Benjamin Rosenbaum

Comments on "From a letter to a college student"

Huh. I don't remember feeling that sense of looming future nostalgia when I was in college. What I did feel was... I'm not sure what word I'm looking for. I remember visiting a friend at Northeastern and having this reaction of, "This is what TV and books and all of that told me college was supposed to look like," accompanied by a wistfulness that I would never have that experience. Then I stopped and thought about it for a moment and realized how much happier I was at Bard. But it was rather the way I felt about not going to my junior prom, where part of me wishes I had because it was my *prom* but the rest of me knows I wouldn't actually have enjoyed it.

As for being the best time of one's life... I don't know, maybe I'd thought that was supposed to be high school? And I already knew high school being the best time of your life was a lie, at least in my case. College was the best time in one sense, though, in that it was the one time in my life when I've had such a consistent group of real friends. The one school for which I would *want* a class ring is exactly the school that just didn't do them.

Posted by Emily Gilman at December 12, 2011 09:51 PM

Hmm. I may of course be generalizing into a general social phenomenon what is more in the realm of family myths and institutions. I think my parents made their most consistent and profound friendships in college, and so I had internalized their romanticism about it. Whereas in fact, while I did make lasting friendships in college, I made more in high school... and have kept more of my high school friends than my college ones. But in high school those friendships were somewhat under a pall of "this isn't real life yet -- I'm going to move away and go to college and I'm told I'll forget all this, this will be nothing compared to what awaits" -- against which my soul rebelled.

That may have been idiosyncratic (I had a tendency to worry intensely about the future, which I have unfortunately passed on). But I do think the "preprogrammed nostalgia" is something colleges at least attempt -- even if not always successfully, and even if it competes with a culture of high school nostalgia, etc. But certainly the whole engine of reunions and alumni donations and so on, is a mammoth enterprise that tries pretty early to sow the seeds it will later reap...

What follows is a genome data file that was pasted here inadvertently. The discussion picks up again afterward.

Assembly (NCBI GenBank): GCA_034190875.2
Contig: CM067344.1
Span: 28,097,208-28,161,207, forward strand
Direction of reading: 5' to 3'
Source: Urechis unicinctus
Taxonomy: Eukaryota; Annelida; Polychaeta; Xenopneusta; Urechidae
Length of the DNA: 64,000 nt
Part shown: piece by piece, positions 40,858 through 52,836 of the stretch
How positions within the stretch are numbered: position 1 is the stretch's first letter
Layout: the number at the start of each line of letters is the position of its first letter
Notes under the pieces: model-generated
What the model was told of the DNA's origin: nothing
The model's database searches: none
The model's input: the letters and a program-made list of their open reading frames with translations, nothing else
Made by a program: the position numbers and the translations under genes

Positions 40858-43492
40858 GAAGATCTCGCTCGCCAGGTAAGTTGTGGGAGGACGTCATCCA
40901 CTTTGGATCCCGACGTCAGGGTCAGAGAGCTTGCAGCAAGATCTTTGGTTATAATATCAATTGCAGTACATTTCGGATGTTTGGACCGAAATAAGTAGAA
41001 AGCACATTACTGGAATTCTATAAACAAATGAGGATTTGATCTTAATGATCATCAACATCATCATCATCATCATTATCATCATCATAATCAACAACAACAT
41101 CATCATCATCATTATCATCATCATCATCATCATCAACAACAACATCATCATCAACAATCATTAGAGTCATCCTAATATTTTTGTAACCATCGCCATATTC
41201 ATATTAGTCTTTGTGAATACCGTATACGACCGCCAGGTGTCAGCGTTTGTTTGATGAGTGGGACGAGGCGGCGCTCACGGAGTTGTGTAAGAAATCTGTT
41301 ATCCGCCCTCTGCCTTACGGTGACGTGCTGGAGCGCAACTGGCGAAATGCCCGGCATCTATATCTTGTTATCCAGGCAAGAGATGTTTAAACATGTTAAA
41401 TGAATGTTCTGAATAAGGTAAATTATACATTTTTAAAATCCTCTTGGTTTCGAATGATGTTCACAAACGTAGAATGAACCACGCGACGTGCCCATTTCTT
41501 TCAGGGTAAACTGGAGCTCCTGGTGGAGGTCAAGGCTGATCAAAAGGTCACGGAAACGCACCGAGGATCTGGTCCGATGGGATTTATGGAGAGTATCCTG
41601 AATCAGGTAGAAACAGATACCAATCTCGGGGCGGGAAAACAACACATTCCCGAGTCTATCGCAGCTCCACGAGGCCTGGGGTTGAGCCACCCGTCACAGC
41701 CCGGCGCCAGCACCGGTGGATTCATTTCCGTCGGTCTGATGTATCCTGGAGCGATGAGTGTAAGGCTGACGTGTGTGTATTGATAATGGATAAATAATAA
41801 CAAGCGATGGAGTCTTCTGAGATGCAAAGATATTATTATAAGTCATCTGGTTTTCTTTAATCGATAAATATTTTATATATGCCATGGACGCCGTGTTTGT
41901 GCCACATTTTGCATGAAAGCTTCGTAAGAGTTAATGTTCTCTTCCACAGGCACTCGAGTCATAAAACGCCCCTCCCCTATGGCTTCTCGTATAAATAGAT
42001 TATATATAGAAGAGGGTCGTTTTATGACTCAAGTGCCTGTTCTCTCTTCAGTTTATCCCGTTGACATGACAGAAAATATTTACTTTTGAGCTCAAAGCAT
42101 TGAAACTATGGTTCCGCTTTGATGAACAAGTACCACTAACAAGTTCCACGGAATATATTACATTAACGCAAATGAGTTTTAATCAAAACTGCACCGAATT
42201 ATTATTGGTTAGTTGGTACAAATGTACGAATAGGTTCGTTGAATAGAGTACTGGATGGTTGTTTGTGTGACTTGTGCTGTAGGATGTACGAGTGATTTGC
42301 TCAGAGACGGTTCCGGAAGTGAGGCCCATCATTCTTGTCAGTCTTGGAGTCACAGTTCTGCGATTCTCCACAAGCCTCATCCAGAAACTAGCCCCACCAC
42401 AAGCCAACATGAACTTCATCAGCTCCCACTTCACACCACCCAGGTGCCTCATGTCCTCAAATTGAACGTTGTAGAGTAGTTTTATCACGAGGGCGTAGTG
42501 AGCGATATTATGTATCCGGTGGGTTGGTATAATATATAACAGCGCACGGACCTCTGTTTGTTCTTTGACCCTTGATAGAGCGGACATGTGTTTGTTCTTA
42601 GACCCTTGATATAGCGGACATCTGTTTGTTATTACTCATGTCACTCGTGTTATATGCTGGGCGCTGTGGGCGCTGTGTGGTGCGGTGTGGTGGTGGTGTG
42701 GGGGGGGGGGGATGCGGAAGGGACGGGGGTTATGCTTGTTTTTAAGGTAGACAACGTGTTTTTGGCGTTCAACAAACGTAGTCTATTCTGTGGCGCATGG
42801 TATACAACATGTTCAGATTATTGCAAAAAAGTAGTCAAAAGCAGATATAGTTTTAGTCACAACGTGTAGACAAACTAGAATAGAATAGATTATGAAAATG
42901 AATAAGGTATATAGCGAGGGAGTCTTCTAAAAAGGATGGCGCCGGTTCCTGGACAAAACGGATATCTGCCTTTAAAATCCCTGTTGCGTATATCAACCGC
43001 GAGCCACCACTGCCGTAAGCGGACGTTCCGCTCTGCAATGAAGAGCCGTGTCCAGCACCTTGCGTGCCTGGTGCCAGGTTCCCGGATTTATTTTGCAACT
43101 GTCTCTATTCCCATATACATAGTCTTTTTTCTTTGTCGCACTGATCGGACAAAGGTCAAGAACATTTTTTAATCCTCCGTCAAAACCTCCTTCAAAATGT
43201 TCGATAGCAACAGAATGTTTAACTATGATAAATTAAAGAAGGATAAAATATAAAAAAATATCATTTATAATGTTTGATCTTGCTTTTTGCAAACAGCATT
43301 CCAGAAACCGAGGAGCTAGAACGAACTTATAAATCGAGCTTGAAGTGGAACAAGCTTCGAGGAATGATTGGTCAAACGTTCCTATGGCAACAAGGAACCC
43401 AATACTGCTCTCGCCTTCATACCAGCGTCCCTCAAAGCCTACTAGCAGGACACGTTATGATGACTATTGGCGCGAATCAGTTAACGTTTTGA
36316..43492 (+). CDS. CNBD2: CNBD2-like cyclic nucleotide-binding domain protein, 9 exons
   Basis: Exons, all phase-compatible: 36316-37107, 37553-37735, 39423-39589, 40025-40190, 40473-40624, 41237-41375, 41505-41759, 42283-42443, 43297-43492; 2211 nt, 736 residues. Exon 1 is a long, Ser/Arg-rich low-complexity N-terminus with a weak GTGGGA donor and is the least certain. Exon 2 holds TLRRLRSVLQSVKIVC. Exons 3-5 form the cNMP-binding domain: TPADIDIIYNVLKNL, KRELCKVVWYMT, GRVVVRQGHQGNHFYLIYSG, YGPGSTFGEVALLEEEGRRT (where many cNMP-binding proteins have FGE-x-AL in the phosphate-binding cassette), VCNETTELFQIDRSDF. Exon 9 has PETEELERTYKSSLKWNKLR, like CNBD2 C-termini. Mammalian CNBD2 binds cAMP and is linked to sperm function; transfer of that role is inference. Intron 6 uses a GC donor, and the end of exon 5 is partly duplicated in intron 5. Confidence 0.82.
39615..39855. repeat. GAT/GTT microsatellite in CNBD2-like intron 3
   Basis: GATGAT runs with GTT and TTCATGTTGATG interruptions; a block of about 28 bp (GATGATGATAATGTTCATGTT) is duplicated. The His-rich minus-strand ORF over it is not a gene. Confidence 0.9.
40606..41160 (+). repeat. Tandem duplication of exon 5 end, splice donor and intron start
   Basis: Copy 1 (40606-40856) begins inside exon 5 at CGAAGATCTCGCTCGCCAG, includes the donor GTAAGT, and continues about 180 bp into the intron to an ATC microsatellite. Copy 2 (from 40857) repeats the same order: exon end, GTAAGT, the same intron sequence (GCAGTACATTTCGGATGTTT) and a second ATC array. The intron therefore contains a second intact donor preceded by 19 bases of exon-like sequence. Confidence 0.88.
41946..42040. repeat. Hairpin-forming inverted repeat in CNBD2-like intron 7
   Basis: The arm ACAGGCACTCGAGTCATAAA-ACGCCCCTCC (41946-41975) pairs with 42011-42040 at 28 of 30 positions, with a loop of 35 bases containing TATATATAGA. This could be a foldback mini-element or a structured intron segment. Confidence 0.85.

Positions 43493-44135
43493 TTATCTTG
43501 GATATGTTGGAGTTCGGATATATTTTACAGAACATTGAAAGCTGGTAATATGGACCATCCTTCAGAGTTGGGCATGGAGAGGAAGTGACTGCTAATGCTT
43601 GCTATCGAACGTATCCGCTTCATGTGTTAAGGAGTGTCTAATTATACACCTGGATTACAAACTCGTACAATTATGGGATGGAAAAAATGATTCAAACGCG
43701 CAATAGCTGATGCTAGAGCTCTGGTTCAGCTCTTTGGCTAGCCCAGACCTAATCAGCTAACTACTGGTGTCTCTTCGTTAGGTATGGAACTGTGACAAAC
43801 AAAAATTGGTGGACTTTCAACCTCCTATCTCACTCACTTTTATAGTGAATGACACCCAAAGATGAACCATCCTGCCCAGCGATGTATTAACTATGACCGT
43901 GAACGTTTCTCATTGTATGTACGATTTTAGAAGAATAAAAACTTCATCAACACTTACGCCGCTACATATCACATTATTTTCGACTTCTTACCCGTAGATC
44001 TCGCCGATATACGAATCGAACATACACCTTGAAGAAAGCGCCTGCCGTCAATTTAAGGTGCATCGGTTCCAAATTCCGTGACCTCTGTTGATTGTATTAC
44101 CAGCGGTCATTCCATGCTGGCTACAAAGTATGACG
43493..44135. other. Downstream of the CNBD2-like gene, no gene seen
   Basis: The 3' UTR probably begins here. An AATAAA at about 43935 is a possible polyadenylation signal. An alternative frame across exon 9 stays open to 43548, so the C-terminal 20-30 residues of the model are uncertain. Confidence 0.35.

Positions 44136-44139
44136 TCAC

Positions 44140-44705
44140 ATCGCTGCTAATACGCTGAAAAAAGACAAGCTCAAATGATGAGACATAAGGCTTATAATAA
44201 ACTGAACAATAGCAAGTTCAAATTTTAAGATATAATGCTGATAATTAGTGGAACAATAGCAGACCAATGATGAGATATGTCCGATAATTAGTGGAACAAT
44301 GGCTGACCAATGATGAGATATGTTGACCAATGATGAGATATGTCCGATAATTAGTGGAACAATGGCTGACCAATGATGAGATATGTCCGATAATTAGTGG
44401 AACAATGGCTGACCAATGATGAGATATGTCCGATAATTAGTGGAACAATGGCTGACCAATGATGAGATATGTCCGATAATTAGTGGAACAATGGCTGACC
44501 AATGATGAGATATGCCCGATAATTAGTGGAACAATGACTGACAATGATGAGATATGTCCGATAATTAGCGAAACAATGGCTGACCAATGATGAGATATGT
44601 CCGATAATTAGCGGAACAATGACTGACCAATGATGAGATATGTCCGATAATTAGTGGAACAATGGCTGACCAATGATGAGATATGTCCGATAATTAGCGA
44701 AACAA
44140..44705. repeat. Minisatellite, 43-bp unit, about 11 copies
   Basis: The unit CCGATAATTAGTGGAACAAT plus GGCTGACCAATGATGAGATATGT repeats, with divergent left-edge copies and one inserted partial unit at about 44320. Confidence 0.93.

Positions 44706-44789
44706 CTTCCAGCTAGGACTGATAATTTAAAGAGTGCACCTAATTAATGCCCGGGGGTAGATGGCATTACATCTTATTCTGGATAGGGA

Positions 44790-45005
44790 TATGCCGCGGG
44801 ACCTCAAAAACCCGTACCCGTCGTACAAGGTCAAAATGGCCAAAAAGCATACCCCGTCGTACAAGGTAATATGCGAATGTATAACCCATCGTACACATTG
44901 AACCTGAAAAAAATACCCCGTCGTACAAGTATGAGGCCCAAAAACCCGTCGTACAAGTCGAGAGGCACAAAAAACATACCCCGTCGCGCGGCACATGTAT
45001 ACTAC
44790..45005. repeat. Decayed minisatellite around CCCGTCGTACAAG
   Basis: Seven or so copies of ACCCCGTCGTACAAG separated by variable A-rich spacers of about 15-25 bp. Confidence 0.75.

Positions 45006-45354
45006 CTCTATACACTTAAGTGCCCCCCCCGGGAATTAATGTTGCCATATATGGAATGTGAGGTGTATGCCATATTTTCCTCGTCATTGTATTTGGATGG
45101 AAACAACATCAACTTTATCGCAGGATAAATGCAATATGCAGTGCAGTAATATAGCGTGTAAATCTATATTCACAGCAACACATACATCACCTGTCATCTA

Posted by Benjamin Rosenbaum at December 13, 2011 06:17 PM

Yeah, my closest friends in high school were Alphans living in other states, or childhood friends who lived in other towns, or older friends who graduated ahead of me. Part of it also had to do with where I was mentally and emotionally, and the extent to which I was willing to get close to people.

High school was always something I had to get through. College was the light at the end of the tunnel: the place I got to *choose,* with people who *chose* to be there too and who wanted and valued, if not exactly the same things I did, at least similar things. And the Bard population is still self-selecting enough that that logic actually worked out in practice.

Posted by Emily Gilman at December 14, 2011 12:55 AM

I recall my mom saying something along the lines of "at college you will make the friends you will keep for the rest of your life". To a good degree that is true - but I am a keeper of people in general (much as my mom was to my eye), so I still have friends from all different parts of my life.

If I were to take a tally, I guess Wesleyan would win with regard to long term 'closest' friends - but not by much.

Going to graduate school recently was a much more fulfilling educational experience for me than college was. I spent a lot of time just figuring out what to take next at school - with an eye to finishing more than an eye to any specific career or educational goal. If I could send my college self advice I would tell me to take more writing and computer classes.

Posted by Jeanne at December 30, 2011 06:04 PM

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